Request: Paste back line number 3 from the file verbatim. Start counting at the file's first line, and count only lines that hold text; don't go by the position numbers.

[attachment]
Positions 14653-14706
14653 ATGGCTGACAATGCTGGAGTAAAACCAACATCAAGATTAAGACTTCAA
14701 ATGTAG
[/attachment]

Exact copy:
14701 ATGTAG